The next US vs. China battle is likely to be over the weather

The next US vs. China battle is likely to be over the weather
The next US vs. China battle is likely to be over the weather
The next economic battle for the United States and China will be over climate change, experts say.

In disagreement over trade, technology and capital markets, the world’s leading economic superpowers are turning their attention to climate change as the next path to commercial supremacy, says a CNBC report.

China spent more than twice as much as the US on investments related to the energy transition between 2010 and 2020, according to BNEF data cited by Bank of America’s ESG research team in a report last month.

Key points include “supply chain dominance, domestic-focused manufacturing policies, human rights laws and carbon-related trade tariffs,” said BofA analysts.

BofA’s managing director of research, Haim Israel, said that a “climate war” between Washington and Beijing would follow the technological war and the trade war, as climate change became the dominant political and economic issue in the coming decades.

“It’s not just about saving the planet. We believe that climate strategies offer a path to global supremacy, as much more is at stake here: the economic impact of climate could reach $ 69 trillion this century and investment in energy transition needs to increase up to $ 4 trillion a year ”Said Israel.

Israel told CNBC that the United States would seek to increase legislation, innovation and capital flows for renewable energy, such as wind, solar, batteries and hydrogen.

“We also see an increase in the number of electric cars. Remember that today, more or less, 50% of all the oil in the world is destined for the transport market, and the automobile is a big part of it ”, he added.

Tensions between the USA and China

Tensions between the U.S. and China continued under President Joe Biden’s administration, with U.S. Secretary of State Antony Blinken, leading to thorny discussions with Chinese delegates in Alaska last month.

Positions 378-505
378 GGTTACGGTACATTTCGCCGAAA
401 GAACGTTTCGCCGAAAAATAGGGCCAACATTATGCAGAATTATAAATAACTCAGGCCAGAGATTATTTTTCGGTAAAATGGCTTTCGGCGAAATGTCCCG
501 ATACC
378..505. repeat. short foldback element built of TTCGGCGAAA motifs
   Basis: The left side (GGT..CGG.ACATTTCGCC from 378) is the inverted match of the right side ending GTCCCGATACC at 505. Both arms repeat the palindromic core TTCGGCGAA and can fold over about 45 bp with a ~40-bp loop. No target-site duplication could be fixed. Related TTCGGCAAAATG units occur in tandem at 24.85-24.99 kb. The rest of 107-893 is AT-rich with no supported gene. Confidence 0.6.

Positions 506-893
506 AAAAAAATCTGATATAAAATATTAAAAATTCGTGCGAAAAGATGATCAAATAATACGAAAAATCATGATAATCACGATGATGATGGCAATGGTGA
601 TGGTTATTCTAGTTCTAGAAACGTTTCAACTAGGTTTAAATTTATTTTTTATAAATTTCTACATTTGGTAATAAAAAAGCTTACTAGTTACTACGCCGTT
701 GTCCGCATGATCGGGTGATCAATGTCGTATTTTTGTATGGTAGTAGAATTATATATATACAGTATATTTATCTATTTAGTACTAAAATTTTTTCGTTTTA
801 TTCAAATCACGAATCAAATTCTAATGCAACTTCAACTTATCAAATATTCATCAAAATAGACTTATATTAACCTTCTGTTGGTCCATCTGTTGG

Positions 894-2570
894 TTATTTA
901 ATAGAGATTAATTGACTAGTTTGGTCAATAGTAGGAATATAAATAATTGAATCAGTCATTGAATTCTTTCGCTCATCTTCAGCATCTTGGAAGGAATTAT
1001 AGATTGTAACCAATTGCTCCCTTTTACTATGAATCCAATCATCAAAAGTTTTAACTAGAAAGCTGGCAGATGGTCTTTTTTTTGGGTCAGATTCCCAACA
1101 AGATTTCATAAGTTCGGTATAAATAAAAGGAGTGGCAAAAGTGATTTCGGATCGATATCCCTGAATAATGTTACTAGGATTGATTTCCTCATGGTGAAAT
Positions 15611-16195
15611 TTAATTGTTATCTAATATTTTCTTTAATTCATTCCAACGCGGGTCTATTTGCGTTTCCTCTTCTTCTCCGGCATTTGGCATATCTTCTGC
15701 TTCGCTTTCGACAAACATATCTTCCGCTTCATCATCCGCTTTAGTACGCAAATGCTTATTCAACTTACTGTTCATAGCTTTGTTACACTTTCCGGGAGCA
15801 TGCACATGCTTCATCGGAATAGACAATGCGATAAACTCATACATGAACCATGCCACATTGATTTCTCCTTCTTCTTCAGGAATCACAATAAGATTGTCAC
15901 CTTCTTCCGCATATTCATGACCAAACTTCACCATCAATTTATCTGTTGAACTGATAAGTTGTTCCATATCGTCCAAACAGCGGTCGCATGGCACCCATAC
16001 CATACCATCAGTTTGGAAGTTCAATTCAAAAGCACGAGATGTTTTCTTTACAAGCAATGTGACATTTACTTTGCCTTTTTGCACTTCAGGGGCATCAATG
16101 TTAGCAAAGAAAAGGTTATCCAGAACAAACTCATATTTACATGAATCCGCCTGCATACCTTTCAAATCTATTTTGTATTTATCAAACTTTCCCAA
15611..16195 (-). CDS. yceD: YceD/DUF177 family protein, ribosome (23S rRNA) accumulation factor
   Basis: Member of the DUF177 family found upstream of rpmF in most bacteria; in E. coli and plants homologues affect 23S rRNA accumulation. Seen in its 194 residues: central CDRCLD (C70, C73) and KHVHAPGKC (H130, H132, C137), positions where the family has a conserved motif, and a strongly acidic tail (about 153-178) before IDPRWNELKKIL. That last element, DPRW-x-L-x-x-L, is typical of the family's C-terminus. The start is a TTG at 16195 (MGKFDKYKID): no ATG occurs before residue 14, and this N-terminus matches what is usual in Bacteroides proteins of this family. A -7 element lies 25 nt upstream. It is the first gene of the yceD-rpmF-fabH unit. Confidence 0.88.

Harry Broadman, managing director and president of emerging markets and CFIUS practices at the Berkeley Research Group, told CNBC last week that the ability of developed countries to create, execute and sell products that advance the climate agenda without adversely affecting the labor market shape the economy in the years to come.

“As long as people believe there will be a market for these technologies and that will be dictated by how cheap it is, and whether it destroys or creates jobs – it doesn’t necessarily have to destroy jobs – this is going to be imperative, and I think the race is already going on” , said Broadman.

High pollution

China has pledged zero net carbon emissions by 2060. Countries operating on net zero pledges currently account for just under half of all global emissions, with China representing about two-thirds of them, according to a recent research report capital of Goldman Sachs.

However, this can be a difficult task, since China is by far the biggest polluter on the planet. The country is responsible for about 30% of the world’s CO2 emissions, more than double that of the USA, and is classified by the Climate Action Tracker as “highly insufficient” under the principle of “fair participation” in combating climate change.

Goldman analysts led by stock business unit leader Michele Della Vigna plotted the country’s potential path to zero net by sector and technology, tracing the $ 16 trillion in clean technology infrastructure investments that China will need to embark on. until 2060.

Collectively, they could create 40 million new net jobs and boost economic growth.

China’s spending on research and development increased 10.3% to 2.44 trillion yuan ($ 378 billion) in 2020, exceeding the U.S., according to the National Bureau of Statistics.

Clean technology countries

Meanwhile, Europe is home to eight of the ten largest “clean technology” companies in the world, with the potential for a four-fold global increase in clean technology capacity by 2030, BofA analysts projected. Investors have also shown growing interest in companies seen as pioneers in the energy transition, from electric vehicles to clean energy.

As China finds itself “increasingly without access” to US and other G-7 technologies, Broadman suggested that there would be a dissociation of standards, creating a “China-centered orbit” and a “G7-centered orbit. ”.

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